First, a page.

The Canon EOS R7 is faster than the R3! Meet the new APS-C king

Canon EOS R7
(Image credit: Canon)

After months of rumors, the Canon EOS R7 has officially been announced – and with specs including 32.5MP resolution 30fps burst shooting that leave other APS-C cameras in the dust.

The Canon EOS R7 (opens in new tab) is not only the first APS-C camera in the EOS R family of cameras, it is also Canon’s first APS-C camera to feature in-body image stabilization – which is good for up to 8 stops of compensation, depending on the lens. 

• Read our hands-on Canon EOS R7 review (opens in new tab)

Depending on how you look at it, the R7 is either a Canon EOS R5 (opens in new tab) that doesn’t shoot 8K or a Canon EOS R6 (opens in new tab) with more resolution. This powerful new enthusiast body features the manufacturer’s cutting edge Dual Pixel CMOS AF II system, complete with people and animal subject recognition.

In fact, the R7 is actually faster than both the R5 and R6, being able to shoot at 15fps mechanically and 30fps with the electronic shutter – which actually even outdoes the professional Canon EOS R3 (opens in new tab), since it can only shoot 12fps mechanically!

Indeed, the Canon EOS R7 borrows some other features from the R3 – namely vehicle subject detect AF, as well as the Multi Function Accessory Shoe (which delivers 12-pin power and communication to peripherals such as microphones and flash triggers). 

While it’s a 7-series camera, the R7 isn’t a direct replacement for the much loved Canon EOS 7D Mark II (opens in new tab). Rather, it is a combination of the 7D and the Canon EOS 90D (opens in new tab) (though is smaller and lighter), leveraging the 1.6x crop factor and 32.5MP sensor to provide formidable performance particularly for wildlife shooters looking to ‘get closer’ and crop further with their shots. 

The camera features a joystick and a control wheel – the latter of which is redesigned and located in a new position, now surrounding the joystick to the right of the 2.36 million-dot electronic viewfinder. The vari-angle screen is the same as the one seen on the R6, and the camera also has weather sealing on par with the 90D.

The R7 is a powerful option for video, too, offering uncropped 4K 60p, 4K 30p oversampled from 7K, and 1080p 120p – with a claimed 60 minutes shooting before heat build-up becomes an issue.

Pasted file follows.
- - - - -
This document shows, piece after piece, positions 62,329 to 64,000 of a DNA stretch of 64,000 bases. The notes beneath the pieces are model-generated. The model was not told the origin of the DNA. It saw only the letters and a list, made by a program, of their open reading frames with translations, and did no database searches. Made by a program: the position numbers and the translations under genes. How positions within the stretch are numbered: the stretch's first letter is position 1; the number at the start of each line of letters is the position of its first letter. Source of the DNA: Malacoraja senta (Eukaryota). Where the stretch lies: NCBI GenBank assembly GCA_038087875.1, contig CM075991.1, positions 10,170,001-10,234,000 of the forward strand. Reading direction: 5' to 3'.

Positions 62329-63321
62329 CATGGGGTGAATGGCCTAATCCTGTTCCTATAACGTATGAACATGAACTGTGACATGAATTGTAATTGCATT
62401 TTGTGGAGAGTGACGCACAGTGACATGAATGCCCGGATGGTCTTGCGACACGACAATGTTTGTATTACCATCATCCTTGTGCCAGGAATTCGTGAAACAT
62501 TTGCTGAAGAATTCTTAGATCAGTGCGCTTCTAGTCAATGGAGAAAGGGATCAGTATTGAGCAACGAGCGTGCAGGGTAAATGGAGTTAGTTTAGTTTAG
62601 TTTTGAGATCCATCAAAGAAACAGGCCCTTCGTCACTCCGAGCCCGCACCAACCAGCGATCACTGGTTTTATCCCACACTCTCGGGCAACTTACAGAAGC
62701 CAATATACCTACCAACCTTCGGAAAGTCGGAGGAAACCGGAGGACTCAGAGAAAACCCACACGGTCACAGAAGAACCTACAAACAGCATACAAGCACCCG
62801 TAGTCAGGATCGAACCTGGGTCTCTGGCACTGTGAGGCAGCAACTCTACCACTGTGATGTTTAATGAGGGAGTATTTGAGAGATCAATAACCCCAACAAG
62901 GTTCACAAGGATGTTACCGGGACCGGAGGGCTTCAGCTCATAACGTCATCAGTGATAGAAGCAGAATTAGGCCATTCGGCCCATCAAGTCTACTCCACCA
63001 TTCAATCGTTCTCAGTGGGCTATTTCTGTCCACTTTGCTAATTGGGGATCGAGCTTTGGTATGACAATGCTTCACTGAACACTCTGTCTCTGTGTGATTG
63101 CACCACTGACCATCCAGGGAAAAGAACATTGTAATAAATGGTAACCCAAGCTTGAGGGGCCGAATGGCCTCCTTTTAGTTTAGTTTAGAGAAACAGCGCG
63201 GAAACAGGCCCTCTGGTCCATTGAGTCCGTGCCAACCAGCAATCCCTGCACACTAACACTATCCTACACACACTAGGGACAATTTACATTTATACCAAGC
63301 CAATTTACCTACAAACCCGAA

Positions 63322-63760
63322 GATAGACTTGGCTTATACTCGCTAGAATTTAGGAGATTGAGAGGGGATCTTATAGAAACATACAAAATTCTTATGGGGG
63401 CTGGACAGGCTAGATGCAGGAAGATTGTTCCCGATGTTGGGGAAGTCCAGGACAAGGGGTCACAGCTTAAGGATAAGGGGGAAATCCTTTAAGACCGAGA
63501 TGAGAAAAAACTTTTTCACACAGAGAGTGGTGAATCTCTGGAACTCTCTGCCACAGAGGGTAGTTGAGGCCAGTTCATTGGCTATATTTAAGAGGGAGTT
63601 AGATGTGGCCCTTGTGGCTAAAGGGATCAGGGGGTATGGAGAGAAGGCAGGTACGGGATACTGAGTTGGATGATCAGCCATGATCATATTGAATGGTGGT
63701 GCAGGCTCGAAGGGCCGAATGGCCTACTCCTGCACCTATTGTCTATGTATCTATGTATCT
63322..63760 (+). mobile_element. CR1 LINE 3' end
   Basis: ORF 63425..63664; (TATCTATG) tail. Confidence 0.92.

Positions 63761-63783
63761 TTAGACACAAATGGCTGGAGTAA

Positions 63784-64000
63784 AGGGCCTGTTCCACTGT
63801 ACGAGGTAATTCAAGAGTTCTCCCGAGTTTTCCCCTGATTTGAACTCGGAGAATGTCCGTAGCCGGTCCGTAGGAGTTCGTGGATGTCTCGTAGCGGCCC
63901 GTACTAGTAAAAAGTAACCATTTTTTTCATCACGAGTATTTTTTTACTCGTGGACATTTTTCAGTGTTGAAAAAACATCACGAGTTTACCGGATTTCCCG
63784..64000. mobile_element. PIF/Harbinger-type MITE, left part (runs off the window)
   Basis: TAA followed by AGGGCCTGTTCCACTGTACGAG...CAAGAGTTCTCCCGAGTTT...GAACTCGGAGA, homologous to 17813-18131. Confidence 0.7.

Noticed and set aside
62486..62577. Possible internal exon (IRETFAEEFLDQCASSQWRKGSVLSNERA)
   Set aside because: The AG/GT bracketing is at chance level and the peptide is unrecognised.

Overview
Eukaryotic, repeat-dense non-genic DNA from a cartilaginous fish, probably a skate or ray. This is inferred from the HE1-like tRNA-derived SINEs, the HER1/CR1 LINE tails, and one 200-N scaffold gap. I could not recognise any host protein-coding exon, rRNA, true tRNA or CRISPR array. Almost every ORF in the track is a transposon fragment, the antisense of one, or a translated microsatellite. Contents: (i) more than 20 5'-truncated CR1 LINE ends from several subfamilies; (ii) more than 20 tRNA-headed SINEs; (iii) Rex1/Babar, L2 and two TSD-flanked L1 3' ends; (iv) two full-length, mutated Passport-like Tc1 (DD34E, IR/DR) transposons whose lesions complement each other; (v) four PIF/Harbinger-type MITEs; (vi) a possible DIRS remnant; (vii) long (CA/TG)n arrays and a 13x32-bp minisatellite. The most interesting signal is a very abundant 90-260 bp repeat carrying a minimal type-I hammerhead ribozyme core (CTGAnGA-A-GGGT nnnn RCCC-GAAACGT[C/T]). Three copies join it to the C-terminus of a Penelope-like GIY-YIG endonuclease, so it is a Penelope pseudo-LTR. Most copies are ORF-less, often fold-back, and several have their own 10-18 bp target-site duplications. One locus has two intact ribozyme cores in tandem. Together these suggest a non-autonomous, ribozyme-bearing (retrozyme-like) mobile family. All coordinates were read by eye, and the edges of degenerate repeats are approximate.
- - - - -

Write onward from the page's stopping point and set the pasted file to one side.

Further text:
C-Log is included in the camera, along with a microphone and headphone jack, 4K timelapse, and a switch to flick between stills and video. The R7 is also equipped for live streaming, and packs two UHS-II SD card slots. 

For the first time in an EOS camera, the R7 includes a Panoramic mode that creates a horizontal or vertical pano image, along with a Panning assist mode (for panning shots) and Raw Burst mode, which can buffer 0.5 seconds of stills when the shutter is half-pressed, so that you never miss a moment. 

The Canon EOS R7 goes on sale 23 June with an RRP of $1,499 / £1,349.99 / AU$2,349 body only, or $1,899 / £1,699.99 / AU$2,899 with the new Canon RF-S 18-150mm f/3.5-6.3 IS STM lens. 

The budget-priced Canon EOS R10 (opens in new tab) brother of the R7 was announced at the same time - see our separate R10 news report. 

Preorder the EOS R7 at B&H (USA) (opens in new tab)
Preorder the EOS R7 at Wex Photo (UK) (opens in new tab)

Read more: 

Best Canon cameras (opens in new tab)
Best Canon RF lenses
(opens in new tab)Best mirrorless cameras (opens in new tab)

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The editor of Digital Camera World, James has 21 years experience as a magazine and web journalist and started working in the photographic industry in 2014 (as an assistant to Damian McGillicuddy, who succeeded David Bailey as Principal Photographer for Olympus). In this time he shot for clients as diverse as Aston Martin Racing, Elinchrom and L'Oréal, in addition to shooting campaigns and product testing for Olympus, and providing training for professionals. This has led him to being a go-to expert for camera and lens reviews, photographic and lighting tutorials, as well as industry analysis, news and rumors for publications such as Digital Camera Magazine (opens in new tab)PhotoPlus: The Canon Magazine (opens in new tab)N-Photo: The Nikon Magazine (opens in new tab)Digital Photographer (opens in new tab) and Professional Imagemaker, as well as hosting workshops and demonstrations at The Photography Show (opens in new tab). An Olympus and Canon shooter, he has a wealth of knowledge on cameras of all makes – and a fondness for vintage lenses and instant cameras.